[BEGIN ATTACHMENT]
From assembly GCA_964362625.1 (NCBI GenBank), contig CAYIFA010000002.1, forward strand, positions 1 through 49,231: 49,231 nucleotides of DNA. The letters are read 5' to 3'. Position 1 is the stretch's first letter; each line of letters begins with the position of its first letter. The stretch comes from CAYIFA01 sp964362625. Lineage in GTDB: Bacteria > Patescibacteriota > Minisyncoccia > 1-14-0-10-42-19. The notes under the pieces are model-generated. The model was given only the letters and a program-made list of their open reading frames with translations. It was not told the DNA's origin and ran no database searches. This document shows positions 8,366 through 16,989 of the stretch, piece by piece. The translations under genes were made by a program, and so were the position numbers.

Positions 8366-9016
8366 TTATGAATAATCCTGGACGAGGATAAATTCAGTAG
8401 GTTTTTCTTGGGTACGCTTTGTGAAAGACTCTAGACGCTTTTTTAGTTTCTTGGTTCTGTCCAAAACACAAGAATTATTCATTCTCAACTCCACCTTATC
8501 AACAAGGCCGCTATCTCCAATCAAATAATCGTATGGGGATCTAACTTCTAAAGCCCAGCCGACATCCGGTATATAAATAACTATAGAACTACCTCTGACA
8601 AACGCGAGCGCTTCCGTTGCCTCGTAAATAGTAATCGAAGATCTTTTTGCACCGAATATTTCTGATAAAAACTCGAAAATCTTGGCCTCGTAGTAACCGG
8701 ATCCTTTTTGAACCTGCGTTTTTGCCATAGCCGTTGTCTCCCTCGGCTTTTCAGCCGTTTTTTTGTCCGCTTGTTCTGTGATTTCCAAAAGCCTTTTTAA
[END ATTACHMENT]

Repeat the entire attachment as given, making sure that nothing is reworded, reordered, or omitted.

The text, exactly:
From assembly GCA_964362625.1 (NCBI GenBank), contig CAYIFA010000002.1, forward strand, positions 1 through 49,231: 49,231 nucleotides of DNA. The letters are read 5' to 3'. Position 1 is the stretch's first letter; each line of letters begins with the position of its first letter. The stretch comes from CAYIFA01 sp964362625. Lineage in GTDB: Bacteria > Patescibacteriota > Minisyncoccia > 1-14-0-10-42-19. The notes under the pieces are model-generated. The model was given only the letters and a program-made list of their open reading frames with translations. It was not told the DNA's origin and ran no database searches. This document shows positions 8,366 through 16,989 of the stretch, piece by piece. The translations under genes were made by a program, and so were the position numbers.

Positions 8366-9016
8366 TTATGAATAATCCTGGACGAGGATAAATTCAGTAG
8401 GTTTTTCTTGGGTACGCTTTGTGAAAGACTCTAGACGCTTTTTTAGTTTCTTGGTTCTGTCCAAAACACAAGAATTATTCATTCTCAACTCCACCTTATC
8501 AACAAGGCCGCTATCTCCAATCAAATAATCGTATGGGGATCTAACTTCTAAAGCCCAGCCGACATCCGGTATATAAATAACTATAGAACTACCTCTGACA
8601 AACGCGAGCGCTTCCGTTGCCTCGTAAATAGTAATCGAAGATCTTTTTGCACCGAATATTTCTGATAAAAACTCGAAAATCTTGGCCTCGTAGTAACCGG
8701 ATCCTTTTTGAACCTGCGTTTTTGCCATAGCCGTTGTCTCCCTCGGCTTTTCAGCCGTTTTTTTGTCCGCTTGTTCTGTGATTTCCAAAAGCCTTTTTAA